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SHARP survey reveals drug use trending down for youth

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The Student Health andbrRisk Prevention (SHARP) Statewide Survey outcomes were recently released.

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This survey isbradministered every other year to students in grades 6, 8, 10 and 12 across Utahbrand asks questions about health, including drug use, mental health and suicide,brgang involvement, academic issue and health and fitness.

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What we’ve seen on thebr2019 Utah County report, is that essentially all drug use rates are trendingbrdownward. This includes alcohol, marijuana, prescription drug (misuse) andbrtobacco/vapes. Bullying is also going down. Depressive symptoms remain high,brwith more than 70 percent of students reporting signs of moderate to highbrlevels of depression.

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SHARP also measuresbr“risk and protective factors,” factors which predict antisocial behaviors orbrnegative outcomes. The more risk factors a student experiences, the more likelybrthey will have negative outcomes, such as drug use, suicide attempts, andbrfailure in school. The more protective factors however, the more likely thatbryouth will experience healthy outcomes.

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Almost all reportedbrrisk factors decreased this year. The top few that were reported include lowbrcommitment to school, youth and parental attitudes favorable towards antisocialbrbehavior, and depressive symptoms.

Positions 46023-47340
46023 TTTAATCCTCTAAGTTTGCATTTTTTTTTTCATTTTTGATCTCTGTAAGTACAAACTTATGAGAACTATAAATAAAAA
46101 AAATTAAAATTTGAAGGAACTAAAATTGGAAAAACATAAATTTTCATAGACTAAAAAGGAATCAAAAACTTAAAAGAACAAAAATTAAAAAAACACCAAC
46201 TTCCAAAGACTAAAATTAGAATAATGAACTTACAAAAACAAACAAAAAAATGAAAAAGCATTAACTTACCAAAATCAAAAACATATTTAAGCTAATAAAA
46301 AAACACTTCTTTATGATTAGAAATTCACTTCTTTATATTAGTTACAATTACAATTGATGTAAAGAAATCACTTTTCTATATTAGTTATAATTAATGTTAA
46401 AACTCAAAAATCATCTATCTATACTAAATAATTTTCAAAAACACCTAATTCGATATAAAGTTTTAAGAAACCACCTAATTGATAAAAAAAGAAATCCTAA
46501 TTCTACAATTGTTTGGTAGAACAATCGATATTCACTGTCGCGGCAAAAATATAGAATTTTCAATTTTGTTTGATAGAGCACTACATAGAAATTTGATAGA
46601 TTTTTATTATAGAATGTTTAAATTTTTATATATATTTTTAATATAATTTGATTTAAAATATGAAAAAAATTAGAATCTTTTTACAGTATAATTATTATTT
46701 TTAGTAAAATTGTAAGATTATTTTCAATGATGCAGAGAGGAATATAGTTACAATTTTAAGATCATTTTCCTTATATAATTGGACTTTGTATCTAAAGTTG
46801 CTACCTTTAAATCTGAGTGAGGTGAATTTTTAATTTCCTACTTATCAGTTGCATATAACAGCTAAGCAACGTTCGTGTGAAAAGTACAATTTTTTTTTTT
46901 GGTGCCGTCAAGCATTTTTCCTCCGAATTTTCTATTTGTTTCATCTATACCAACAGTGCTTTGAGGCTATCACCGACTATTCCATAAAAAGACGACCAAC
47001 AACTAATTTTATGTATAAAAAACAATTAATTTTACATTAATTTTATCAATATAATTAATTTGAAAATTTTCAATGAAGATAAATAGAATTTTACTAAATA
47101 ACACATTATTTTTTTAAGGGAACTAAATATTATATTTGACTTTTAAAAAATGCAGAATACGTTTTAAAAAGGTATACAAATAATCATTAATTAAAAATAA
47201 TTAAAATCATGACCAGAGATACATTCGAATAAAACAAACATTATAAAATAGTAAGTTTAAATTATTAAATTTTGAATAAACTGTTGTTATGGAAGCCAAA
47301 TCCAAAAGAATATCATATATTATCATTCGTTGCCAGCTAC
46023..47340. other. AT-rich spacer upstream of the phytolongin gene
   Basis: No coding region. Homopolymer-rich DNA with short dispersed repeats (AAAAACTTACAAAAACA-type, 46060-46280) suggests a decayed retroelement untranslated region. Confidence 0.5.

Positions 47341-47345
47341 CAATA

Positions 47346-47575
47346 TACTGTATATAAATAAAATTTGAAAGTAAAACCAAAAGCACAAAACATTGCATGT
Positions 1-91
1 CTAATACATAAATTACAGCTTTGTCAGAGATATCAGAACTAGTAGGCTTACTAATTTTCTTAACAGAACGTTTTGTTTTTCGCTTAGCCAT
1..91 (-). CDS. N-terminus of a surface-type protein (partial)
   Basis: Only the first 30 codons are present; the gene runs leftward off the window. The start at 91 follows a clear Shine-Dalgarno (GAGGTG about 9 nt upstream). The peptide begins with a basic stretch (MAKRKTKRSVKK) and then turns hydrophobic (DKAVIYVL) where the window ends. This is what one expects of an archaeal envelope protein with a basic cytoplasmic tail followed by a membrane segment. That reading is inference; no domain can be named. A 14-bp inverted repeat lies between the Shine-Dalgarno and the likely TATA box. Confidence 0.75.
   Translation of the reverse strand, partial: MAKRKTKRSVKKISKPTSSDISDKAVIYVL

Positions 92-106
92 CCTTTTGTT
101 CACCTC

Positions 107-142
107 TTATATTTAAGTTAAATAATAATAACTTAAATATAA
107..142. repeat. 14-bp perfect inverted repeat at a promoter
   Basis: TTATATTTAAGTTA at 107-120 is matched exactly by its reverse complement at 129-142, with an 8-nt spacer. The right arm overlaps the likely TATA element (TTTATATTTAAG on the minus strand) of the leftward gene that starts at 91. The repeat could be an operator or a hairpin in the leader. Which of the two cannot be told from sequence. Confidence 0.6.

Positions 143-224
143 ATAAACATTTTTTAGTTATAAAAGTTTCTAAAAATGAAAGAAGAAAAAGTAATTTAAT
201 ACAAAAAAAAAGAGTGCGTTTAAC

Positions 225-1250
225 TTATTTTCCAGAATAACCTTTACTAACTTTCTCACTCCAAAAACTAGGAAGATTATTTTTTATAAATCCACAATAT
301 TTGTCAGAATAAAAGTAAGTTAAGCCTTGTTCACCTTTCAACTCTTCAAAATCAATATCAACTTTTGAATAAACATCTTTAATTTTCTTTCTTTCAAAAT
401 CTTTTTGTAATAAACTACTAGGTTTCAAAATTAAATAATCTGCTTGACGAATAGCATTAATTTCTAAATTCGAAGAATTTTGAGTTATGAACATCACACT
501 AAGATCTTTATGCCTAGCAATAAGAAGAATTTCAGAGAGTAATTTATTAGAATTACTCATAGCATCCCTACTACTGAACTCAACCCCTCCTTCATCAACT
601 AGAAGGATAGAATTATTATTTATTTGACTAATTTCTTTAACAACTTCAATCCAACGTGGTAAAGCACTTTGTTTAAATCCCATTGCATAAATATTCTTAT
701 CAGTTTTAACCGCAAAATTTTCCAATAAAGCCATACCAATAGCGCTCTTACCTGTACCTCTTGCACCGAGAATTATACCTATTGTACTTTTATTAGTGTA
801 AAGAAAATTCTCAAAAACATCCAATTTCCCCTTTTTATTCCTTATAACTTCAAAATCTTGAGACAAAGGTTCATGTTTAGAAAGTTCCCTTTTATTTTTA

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The top reportedbrprotective factors include family attachment, opportunities for prosocialbrinvolvement and belief in a moral order. We often get asked how we know thatbrthe data is accurate, and participants aren’t just making up answers. There arebra few protective measures put in place to ensure results are accurate.

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First, a made-up drugbris included in the drug questions section. Any report stating this nonexistentbrdrug was used is discarded. The survey also asks the same question multiplebrtimes in different ways. Any report with conflicting answers is discarded.

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The sample size usedbris quite robust, and any data that does not meet the required sample size isbrnot reported and marked with a note that there was insufficient data to reportbron that question.

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We also see strongbrtrends in the data from year to year, instead of random numbers. This trendingbrshows that real results are being tracked from year to year. It has been provenbrmany times that asking about a behavior, does NOT cause a youth to participatebrin that behavior. Instead, asking these questions provides powerful, accuratebrinformation for prevention and school personnel to address issues that studentsbrare facing in our community.

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Talking about issues such as mental health, drug use, schoolbrand other concerns, can also help an individual youth who is struggling, sobrremember to check in with your child often. Check out the entire report at:brdsamh.utah.gov/reports/sharps-survey.(Serve Daily submission bybrMichelle Swapp.)

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